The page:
The Info List - C–H···O Interaction

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In chemistry, a C–H···O interaction is occasionally described as a special type of weak hydrogen bond. These interactions frequently occur in the structures of important biomolecules like amino acids, proteins, sugars, DNA and RNA.[1][2] History[edit] The C–H···O interaction was discovered in 1937 by Samuel Glasstone. Glasstone studied properties of mixtures of acetone with different halogenated derivatives of hydrocarbons and realized that dipole moments of these mixtures differ from dipole moments of pure substances. He explained this by establishing the concept of C–H···O interactions. Properties[edit] Similar to hydrogen bonds, a C–H···O interaction involves interactions of dipoles and therefore has directionality.[3] The directionality of a C–H···O interaction is usually defined by the angle α between the С, Н and О atoms, and the distance d between the O and H atoms. In a С–Н···О interaction, the angle α is in the range between 90 and 180°, and the distance d is usually smaller than 3.2 Å.[4] In the case of aromatic C–H donors, C–H···O interactions are not linear due to influence of aromatic ring substituents near the interacting C-H group.[5][6] If aromatic molecules involved in С–Н···О interaction belong to the group of polycyclic aromatic hydrocarbons, strength of C–H···O interactions increases with the number of aromatic rings. [7] C–H···O interactions can be important in drug design, being present in structures of therapeutic proteins,[8][9] and nucleic acids.[10] O-H···C and N-H···C type interactions could also play a significant role and were first analyzed in 1993.[11] References[edit]

^ G. R. Desiraju, T. Steiner, The Weak Hydrogen Bond in Structural Chemistry
and Biology, 1999, OxfordUniversity Press, Oxford (1999). ^ M. S. Weiss, Trends Biochem. Sci., 2001, 26, 521. ^ T. Steiner, G. R. Desiraju, Chem. Commun., 1998, 891. ^ T. Steiner, CrystRev, 2003, 9, 2-3, 177. ^ D. Ž.Veljković, G. V. Janjić, S. D. Zarić, "Are C–H···O interactions linear? Case of aromatic CH donors.", CrystEngComm, 2011, 13, 5005. DOI: 10.1039/C1CE05065F ^ J. Lj. Dragelj, G. V. Janjić, D. Ž. Veljković and S. D. Zarić, "Crystallographic and ab initio Study of Pyridine CH/O Interactions. Linearity of the interactions and influence of pyridine classical hydrogen bonds", CrystEngComm, (2013), vol. 15, 10481. DOI: 10.1039/C3CE40759D ^ "Strong CH/O interactions between polycyclic aromatic hydrocarbons and water: Influence of aromatic system size". Journal of Molecular Graphics and Modelling. 80: 121–125. 2018-03-01. doi:10.1016/j.jmgm.2017.12.014. ISSN 1093-3263.  ^ K. Ramanathan, V. Shanthi, R. Sethumadhavan, Int J Pharm Pharm Sci, 2011, 3, 3, 324. ^ D. P. Malenov, G. V. Janjić, D. Ž. Veljković, S. D. Zarić, "Mutual influence of parallel, CH/O, OH/π and lone pair/π interactions in water/benzene/water system", Computational and Theoretical Chemistry, (2013), vol. 1018, 59 - 65. DOI: 10.1016/j.comptc.2013.05.030 ^ D. Ž Veljković, V. B Medakovic, J. M. Andric and S. D. Zaric, "C–H/O interactions of nucleic bases with water molecule. Crystallographic and quantum chemical study.", CrystEngComm, 2014., DOI: 10.1039/C4CE00595C ^ M.A. Viswamitra, R. Radhakrishnan, J. Bandekar, G. R. Desiraju, "Evidence for O-H···C and N-H···C hydrogen bonding in crystalline alkynes, alkenes, and aromatics", J. Am. Chem. Soc. 1993, 115, 4868-4869.DOI:10.1021/ja00064a055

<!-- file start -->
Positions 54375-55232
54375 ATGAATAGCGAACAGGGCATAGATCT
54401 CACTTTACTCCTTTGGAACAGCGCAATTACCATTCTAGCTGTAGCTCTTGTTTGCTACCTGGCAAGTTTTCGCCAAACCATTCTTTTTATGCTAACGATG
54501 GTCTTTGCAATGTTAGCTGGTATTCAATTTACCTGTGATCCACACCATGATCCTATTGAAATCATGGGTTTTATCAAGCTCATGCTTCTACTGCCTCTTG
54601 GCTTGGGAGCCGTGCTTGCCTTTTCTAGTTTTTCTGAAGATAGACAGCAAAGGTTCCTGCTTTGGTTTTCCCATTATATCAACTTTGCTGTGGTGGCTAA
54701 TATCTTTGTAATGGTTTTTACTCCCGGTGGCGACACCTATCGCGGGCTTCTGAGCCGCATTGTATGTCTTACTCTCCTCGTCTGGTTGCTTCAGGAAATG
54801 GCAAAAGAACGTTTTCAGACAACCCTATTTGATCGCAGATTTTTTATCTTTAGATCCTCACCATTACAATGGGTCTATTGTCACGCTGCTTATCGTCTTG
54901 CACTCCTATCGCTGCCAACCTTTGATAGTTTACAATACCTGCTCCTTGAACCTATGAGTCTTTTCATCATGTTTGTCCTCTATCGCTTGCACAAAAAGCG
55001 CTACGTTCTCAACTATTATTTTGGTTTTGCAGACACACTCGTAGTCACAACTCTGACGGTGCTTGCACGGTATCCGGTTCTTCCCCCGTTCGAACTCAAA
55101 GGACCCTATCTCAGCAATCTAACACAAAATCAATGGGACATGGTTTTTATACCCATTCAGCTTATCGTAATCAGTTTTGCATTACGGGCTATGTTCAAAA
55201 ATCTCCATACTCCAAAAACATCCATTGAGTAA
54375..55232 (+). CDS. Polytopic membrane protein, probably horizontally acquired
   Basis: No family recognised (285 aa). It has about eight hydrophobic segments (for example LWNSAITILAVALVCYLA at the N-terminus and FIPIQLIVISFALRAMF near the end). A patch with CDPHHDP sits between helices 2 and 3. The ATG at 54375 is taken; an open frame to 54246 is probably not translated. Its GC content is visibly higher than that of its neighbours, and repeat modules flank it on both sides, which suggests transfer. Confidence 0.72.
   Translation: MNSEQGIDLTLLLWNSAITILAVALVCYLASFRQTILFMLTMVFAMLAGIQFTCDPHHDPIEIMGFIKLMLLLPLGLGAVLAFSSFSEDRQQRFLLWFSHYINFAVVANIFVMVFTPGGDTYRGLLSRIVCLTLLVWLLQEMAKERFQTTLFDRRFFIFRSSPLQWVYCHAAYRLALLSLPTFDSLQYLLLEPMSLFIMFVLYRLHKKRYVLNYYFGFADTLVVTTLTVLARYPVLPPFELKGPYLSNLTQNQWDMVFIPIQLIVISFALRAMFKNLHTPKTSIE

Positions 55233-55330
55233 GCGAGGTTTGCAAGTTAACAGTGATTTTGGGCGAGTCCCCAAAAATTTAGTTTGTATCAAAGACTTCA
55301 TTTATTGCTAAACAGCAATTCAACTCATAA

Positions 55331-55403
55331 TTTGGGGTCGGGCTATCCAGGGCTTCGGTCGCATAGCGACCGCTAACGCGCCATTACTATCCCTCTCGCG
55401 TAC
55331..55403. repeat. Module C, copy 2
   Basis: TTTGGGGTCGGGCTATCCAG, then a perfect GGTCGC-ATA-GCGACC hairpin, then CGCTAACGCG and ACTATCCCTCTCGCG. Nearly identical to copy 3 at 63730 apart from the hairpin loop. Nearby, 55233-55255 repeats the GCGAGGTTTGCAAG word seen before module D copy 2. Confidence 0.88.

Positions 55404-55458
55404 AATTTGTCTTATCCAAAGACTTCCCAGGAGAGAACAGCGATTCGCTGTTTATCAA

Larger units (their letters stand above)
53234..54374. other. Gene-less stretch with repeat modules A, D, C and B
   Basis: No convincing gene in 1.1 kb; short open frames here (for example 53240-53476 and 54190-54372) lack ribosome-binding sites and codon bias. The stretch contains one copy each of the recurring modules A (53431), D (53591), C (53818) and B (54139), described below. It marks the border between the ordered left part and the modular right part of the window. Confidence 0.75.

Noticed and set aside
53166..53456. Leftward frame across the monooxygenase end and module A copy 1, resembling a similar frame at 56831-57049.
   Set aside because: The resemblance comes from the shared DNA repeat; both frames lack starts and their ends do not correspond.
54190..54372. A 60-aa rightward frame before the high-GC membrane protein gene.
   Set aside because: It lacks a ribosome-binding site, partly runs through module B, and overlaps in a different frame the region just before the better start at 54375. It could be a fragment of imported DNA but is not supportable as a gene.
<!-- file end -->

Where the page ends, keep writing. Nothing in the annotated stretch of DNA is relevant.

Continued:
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Chemical bonds

Intramolecular (strong)


By symmetry

Sigma (σ) Pi (π) Delta (δ) Phi (φ)

By multiplicity

1 (single) 2 (double) 3 (triple) 4 (quadruple) 5 (quintuple) 6 (sextuple)


Agostic Bent Coordinate (dipolar) Pi backbond Charge-shift

Hapticity Conjugation Hyperconjugation Antibonding


Electron deficiency

3c–2e 4c–2e




möbius super sigma homo bicyclo spiro σ-bishomo spherical Y-


Metal aromaticity


Intermolecular (weak)

van der Waals forces

London dispersion


Low-barrier Resonance-assisted Symmetric Dihydrogen bonds C–H···O interaction

Noncovalent other

Mechanical Halogen Chalcogen Aurophilicity Intercalation Stacking Cation–pi Anion–pi Salt bridge

Bond cleavage